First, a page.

Female surgeons who believe there's a stereotype that men are better doctors are more likely to suffer from psychological distress, according to a recent study led by a former Stanford resident.
First author Arghavan Salles, MD, PhD, looked at the correlation between the perception of a stereotype — whether individuals think others believe certain groups are superior physicians — and the overall mental well-being of residents.
The team surveyed 382 residents from 14 medical specialties. To examine views on stereotypes, participants were asked: "Do you think residents in your program expect men or women to generally be better [doctors]?" They were also given standard psychological assessments.
Female surgeons were the only group where stereotype perception was correlated with psychological health. Surgery has traditionally been dominated by men and remains a specialty chosen by about twice as many men as women, leading to the persistence of gender stereotypes.
"As a surgical resident, I was aware of the stereotype that men are better surgeons than women. Although I found the stereotype upsetting, I didn't think about it too much," Salles told me. Then, after studying stereotype perception while pursuing a doctorate in education, Salles decided to combine her two specialties to determine whether residents experience stereotype threat; a question that no one had asked before.
The link she found has implications for physician productivity and patient care, Salles said.
"I think it's important to realize that in the world of medicine, although the ratio of males to females is changing, some of these old stereotypes still have an impact on the practitioners," said co-senior author Claudia Mueller, MD, PhD.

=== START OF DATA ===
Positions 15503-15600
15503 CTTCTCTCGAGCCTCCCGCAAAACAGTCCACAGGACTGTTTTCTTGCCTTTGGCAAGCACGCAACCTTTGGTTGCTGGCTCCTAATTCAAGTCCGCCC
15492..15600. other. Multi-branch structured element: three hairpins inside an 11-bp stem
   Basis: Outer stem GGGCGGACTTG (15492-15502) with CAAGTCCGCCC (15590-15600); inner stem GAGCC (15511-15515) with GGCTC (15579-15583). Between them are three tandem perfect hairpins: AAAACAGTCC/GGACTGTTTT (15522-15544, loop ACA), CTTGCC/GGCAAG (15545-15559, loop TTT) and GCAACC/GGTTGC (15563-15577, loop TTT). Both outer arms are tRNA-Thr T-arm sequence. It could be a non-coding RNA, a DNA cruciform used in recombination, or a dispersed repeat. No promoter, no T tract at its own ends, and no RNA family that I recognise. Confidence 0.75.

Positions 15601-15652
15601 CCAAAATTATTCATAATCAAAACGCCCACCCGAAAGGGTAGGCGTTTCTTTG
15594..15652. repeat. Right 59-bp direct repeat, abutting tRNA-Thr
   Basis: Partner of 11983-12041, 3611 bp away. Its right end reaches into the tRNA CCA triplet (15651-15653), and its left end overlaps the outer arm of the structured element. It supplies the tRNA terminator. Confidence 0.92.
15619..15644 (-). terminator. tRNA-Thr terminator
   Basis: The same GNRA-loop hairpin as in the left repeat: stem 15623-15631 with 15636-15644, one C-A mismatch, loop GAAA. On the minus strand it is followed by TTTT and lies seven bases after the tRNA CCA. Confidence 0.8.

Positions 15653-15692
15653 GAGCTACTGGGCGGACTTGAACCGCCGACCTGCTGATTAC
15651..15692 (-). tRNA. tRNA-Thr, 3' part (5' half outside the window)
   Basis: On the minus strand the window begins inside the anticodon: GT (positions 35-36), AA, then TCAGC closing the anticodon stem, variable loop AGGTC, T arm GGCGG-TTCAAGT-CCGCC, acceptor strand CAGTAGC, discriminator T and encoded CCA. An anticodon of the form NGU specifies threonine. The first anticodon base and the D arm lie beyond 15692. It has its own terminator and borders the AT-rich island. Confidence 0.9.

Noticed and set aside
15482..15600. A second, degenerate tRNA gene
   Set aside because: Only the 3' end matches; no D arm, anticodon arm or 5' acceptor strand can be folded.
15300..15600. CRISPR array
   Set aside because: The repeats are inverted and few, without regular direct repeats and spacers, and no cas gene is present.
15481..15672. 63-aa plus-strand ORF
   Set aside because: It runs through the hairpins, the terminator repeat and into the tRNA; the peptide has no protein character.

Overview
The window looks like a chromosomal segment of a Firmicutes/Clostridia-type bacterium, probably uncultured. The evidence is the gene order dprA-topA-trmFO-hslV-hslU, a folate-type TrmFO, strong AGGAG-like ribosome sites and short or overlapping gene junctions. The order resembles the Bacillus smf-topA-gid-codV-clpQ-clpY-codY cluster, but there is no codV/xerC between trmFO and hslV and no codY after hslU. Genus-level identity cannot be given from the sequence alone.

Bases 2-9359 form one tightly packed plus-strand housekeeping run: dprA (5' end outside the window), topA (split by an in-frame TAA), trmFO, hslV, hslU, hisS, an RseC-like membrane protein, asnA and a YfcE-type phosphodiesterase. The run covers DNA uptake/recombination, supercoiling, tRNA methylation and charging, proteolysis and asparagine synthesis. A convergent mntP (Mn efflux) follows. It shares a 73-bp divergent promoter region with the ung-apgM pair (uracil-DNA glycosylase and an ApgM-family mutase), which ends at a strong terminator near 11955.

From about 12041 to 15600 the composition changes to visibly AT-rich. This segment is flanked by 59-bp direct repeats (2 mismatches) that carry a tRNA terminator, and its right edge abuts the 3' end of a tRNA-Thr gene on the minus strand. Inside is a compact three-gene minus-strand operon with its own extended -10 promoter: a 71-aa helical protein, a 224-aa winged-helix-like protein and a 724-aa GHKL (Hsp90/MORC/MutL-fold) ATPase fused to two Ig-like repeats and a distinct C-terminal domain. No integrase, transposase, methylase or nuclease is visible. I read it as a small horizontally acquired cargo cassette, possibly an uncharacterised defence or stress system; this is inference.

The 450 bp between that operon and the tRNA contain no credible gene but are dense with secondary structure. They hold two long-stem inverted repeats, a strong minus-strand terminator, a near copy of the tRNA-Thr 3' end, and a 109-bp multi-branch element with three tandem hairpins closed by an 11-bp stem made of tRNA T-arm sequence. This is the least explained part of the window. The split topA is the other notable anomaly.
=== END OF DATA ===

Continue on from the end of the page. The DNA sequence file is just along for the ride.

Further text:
The belief that others think women aren't good enough adds an unnecessary stressor to the female residents' already harried lives, Mueller said. It could also contribute to the high attrition rate of females in surgical disciplines, the study states.
Mueller said the study, which appears in the Journal of the American College of Surgeons, is noteworthy for its rare integration of two quite disparate fields, surgery and psychology.
The authors suggest that simply increasing the number of female surgeons may help dissipate the stereotype. Sharing information about the stereotype may also help, as could investigating any practices that may have a differential effect on men and women, the researchers write.
Salles is now querying residents, faculty members and members of the public to see how prevalent stereotypes about gender-based differences in ability actually are.
Previously: How two women from different worlds are changing the face of surgery, Keeping an even keel: Stanford surgery residents learn to balance work and life and Stanford Medicine magazine opens up the world of surgery
Photo by Phalinn Ooi